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Krystian Zimerman and BSO
Rachmaninov Piano Concertos
Pianist Krystian Zimerman is renowned for his
exacting artistic standards and uncompromising
approach to performance; The Guardian
commented recently that “(His) recital at the
Festival Hall in June was final proof, if it were still
needed, that Zimerman merits a place among the
greatest pianists of all time.” This month, DG
releases Rachmaninov: Piano Concertos Nos. 1 &
2, Zimerman's first new CD since his recording of
the Chopin concertos was released in 1999. He is
accompanied by the Boston Symphony Orchestra,
directed by Maestro Seiji Ozawa. This interview by
Jessica Duchen accompanies the CD.
Jessica Duchen: When did you first play these concertos?
Krystian Zimerman: I first learned them when I was 15 or 16, studying at the music school in
Katowice. The Second Concerto was one of the first concertos I ever played with an
orchestra, while the First was among the works I did for my diploma when I finished my
studies in 1977. It was also Rachmaninov's own diploma piece. I felt I had a very personal
relationship with it.
While I was at school, I nearly had the chance to play the Second Concerto at the BBC
Promenade Concerts in London. We had an excellent school orchestra, which in 1974 made
its first trip out of Poland to a festival of youth orchestras in Denmark - I was chosen to be the
soloist. Over 100 groups from around the world were there, and we were thrilled to be
awarded first prize. A BBC VIP from London was in the audience, and he arranged for us to
be invited to the Proms the following summer. The idea was to play the Rachmaninov Second
Concerto and I was again invited to be the soloist. But by February it turned out that I had
qualified to take part in the Chopin Competition in Warsaw. The Prom was in August, the
competition was in September, and I felt I couldn't do both. It was a painful decision, but I
knew that the competition could ultimately be more important. Unfortunately, the school had
to send a tape to the BBC to qualify for the Prom. The tape had already been recorded, so the
only thing we could do at such short notice was to pretend that the proposed soloist had
played it. So today, somewhere in the bowels of the BBC, there may be an unidentified tape
from 1974 of me playing the Rachmaninov Second Concerto!
Were you influenced by Rachmaninov's own recordings?
I adore Rachmaninov as a pianist as well as a composer. His recording of the First Concerto
is absolute genius - he said everything there is to be said about this work. His recording of the
Second Concerto, however, has always been an enigma to me: I feel that this performance
doesn't really explain what is inside this music. When I worked with Lutoslawski on his piano
concerto, I remember him telling me that when he conducted his own pieces he felt that the
one thing he could never dare to say to the orchestra was "Play it more beautifully because
it's a fantastic piece!" So I wonder if in this recording Rachmaninov was maybe afraid of his
own feelings, afraid to interpret it in a way that is truly touching, in case it sounds selfindulgent - I don't know how far it represents his real feelings about the work. I was looking for
clues to the piece and went to Philadelphia to see the original score, and I found that it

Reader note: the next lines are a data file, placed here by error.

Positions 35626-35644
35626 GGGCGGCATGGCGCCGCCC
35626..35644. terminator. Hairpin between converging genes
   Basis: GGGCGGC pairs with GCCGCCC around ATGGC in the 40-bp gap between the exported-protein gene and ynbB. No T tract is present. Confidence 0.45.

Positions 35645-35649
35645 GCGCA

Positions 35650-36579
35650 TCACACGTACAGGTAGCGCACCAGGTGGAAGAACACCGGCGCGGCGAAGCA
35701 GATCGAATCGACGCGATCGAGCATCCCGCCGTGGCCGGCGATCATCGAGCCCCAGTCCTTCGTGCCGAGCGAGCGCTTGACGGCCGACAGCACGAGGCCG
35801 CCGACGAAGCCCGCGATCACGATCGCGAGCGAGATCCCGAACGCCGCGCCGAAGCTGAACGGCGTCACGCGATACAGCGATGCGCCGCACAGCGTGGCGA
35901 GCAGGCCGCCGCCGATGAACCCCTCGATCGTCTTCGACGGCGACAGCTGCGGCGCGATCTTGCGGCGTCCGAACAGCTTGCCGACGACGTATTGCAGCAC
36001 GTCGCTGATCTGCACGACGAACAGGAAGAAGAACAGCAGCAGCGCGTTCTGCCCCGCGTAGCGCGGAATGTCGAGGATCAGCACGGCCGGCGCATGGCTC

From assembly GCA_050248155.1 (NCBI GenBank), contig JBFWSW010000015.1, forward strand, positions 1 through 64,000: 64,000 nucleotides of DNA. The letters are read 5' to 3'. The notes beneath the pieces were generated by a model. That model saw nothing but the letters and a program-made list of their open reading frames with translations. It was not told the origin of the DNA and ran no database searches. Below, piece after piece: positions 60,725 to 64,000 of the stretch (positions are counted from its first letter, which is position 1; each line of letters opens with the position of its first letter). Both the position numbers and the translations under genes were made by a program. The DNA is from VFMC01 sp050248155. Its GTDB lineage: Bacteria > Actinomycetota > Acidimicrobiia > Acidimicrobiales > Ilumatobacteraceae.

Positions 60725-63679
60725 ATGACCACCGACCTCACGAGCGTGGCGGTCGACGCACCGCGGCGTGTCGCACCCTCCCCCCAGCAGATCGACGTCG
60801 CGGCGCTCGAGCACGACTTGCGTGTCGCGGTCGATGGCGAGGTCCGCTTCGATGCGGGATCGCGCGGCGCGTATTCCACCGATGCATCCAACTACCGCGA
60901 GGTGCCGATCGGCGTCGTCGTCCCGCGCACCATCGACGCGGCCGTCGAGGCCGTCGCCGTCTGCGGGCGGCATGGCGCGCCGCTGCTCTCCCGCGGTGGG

included pencil marks from Rachmaninov showing where you should really let go and knock
yourself out!
Your performances of the concertos are white-hot. What are their key
emotional elements for you?
You don't play the Rachmaninov concertos; you live them. For me, these are young concertos
for young pianists: full of sturm und drang, full of the emotions you feel the first time you are in
love. I thought about how I would feel if I'd written a piece like the Second Concerto - there
are some intensely touching moments and the melodic parts say so much about the
composer that you would feel almost naked. Control is one thing I am not searching for in this
piece . . .
Will you play or record the Third and Fourth Concertos as well?
I'm not so much in favor of complete recordings, and the four Rachmaninov concertos were
never intended to be a cycle. I have great respect for No. 3, and at the moment I don't feel
ready to put my thoughts about it into a recording. I feel the interpretation would be
enormously complex to work out - it's so laden with emotion that it tears me to pieces every
time I hear it. As I said, you don't play Rachmaninov concertos, you live them; and this one
could almost be life-threatening . . .
You recorded the First Concerto in 1997 and the Second in 2000 — why
did you choose these pieces at this time?
Actually, these recordings have been in my contract with Deutsche Grammophon since 1976!
It's what you could call a long-term project . . .
What do you enjoy about working with Seiji Ozawa?
My collaboration with Ozawa has been 25 years long and I respect him tremendously as a
musician. He's a great human being to work with: he's open to every idea. We often have
many different ideas about an interpretation, but it's always easy to reach a mutual ground. I
first played with him in 1978; in 1982 we worked together with the Berlin Philharmonic,
celebrating its centenary; and he has invited me to Boston and other places to play concertos
as well as recording the Liszt concertos together for Deutsche Grammophon. I particularly
enjoyed playing Brahms's Second Concerto with him - that was an unforgettable experience.
By Jessica Duchen. ©2004 Deutche Grammophon; used by permission.